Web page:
Domesticating Bodies: The Role of Shame in Obstetric Violence

Hypatia 33 (3):384-401 (2018)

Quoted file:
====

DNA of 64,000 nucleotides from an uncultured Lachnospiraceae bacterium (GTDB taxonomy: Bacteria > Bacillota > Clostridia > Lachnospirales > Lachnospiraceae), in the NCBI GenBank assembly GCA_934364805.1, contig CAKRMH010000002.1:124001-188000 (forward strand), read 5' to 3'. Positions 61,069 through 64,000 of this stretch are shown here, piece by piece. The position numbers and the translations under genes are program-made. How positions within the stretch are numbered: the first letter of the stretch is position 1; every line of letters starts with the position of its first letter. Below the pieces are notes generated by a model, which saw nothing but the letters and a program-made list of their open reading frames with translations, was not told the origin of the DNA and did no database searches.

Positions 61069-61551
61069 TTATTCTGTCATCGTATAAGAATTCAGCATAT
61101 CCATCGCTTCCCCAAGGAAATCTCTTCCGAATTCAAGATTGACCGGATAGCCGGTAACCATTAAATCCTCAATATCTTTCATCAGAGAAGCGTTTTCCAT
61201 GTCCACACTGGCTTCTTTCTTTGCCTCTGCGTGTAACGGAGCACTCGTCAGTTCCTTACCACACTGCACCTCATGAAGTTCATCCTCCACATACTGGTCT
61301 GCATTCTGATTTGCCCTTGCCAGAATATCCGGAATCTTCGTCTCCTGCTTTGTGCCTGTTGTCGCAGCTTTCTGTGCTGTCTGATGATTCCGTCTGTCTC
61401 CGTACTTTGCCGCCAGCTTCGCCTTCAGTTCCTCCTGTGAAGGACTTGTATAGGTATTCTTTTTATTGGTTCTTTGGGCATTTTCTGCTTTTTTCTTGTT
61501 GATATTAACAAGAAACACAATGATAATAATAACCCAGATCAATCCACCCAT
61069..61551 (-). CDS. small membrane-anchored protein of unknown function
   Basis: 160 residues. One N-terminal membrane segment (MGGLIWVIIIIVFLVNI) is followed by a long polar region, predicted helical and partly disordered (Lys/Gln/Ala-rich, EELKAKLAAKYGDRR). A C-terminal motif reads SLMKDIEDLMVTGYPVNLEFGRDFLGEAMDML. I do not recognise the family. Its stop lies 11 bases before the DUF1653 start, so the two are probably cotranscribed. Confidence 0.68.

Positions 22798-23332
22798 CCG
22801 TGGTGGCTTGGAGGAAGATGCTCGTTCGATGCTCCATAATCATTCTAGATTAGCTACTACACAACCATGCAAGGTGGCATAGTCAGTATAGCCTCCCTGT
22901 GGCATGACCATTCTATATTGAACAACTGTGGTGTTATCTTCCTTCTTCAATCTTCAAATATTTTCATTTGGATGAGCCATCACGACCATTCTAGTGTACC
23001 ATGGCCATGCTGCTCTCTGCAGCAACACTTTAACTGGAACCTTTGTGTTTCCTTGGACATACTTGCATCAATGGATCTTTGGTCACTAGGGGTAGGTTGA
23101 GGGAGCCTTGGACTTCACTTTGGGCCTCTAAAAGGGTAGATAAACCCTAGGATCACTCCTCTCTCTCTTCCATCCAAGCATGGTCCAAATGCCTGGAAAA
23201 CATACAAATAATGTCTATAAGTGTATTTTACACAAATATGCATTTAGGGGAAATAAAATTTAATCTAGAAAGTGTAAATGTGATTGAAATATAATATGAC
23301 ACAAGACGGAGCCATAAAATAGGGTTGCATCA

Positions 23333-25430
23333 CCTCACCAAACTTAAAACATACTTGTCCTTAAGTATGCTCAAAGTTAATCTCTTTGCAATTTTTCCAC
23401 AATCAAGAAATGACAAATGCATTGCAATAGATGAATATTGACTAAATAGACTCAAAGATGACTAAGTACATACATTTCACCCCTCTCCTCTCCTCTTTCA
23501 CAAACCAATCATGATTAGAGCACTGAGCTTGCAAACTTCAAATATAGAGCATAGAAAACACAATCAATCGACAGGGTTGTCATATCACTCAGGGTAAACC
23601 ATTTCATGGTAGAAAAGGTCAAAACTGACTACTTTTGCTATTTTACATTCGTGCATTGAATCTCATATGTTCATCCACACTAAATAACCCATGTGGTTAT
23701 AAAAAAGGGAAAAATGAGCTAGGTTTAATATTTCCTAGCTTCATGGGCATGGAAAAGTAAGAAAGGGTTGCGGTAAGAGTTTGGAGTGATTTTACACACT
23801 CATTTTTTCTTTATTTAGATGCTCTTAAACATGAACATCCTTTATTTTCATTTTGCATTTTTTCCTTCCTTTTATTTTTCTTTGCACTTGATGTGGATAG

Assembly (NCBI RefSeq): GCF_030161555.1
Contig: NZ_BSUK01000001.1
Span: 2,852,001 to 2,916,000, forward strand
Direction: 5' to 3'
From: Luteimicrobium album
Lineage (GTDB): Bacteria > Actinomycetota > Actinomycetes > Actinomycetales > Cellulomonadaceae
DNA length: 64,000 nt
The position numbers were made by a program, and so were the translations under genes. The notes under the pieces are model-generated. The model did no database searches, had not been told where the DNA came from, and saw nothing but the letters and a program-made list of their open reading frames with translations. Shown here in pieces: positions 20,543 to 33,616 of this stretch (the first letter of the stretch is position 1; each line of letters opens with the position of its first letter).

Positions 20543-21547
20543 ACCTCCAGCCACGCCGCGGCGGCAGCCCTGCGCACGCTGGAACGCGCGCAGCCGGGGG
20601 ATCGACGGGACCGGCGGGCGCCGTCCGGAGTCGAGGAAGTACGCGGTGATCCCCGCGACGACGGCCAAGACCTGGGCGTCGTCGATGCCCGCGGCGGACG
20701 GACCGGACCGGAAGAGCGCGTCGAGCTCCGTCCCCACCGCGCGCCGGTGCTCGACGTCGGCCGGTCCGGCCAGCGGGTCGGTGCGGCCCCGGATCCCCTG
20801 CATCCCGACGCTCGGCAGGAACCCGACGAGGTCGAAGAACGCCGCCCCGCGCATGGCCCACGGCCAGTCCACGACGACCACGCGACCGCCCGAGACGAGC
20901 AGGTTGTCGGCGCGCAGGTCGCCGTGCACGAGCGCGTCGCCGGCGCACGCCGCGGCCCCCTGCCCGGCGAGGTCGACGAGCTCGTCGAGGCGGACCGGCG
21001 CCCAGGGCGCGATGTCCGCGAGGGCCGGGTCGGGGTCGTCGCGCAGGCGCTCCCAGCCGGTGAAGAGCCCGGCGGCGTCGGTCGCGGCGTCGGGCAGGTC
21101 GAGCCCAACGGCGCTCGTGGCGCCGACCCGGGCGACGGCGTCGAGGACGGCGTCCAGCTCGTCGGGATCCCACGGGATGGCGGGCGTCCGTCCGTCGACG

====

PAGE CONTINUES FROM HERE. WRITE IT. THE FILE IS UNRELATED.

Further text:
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Obstetric violence—violence in the labor room—has been described in terms not only of violence in general but specifically of gender violence. We offer a philosophical analysis of obstetric violence, focused on the central role of gendered shame for construing and perpetuating such violence. Gendered shame in labor derives both from the reifying gaze that transforms women's laboring bodies into dirty, overly sexual, and “not‐feminine‐enough” dysfunctional bodies and from a structural tendency to relate to laboring women mainly as mothers‐to‐be, from whom “good motherhood” is demanded. We show that women who desire a humane birth are thus easily made to feel ashamed of wanting to be respected and cared for as subjects, rather than caring exclusively for the baby's well‐being as a good altruistic mother supposedly should. We explore how obstetric violence is perpetuated and expanded through shaming mechanisms that paralyze women, rendering them passive and barely able to face and fight against this violence. Gendered shame has a crucial role in returning women to “femininity” and construing them as “fit mothers.” To stand against gendered shame, to resist it, on the other hand, is to clearly challenge obstetric violence and its oppressive power.



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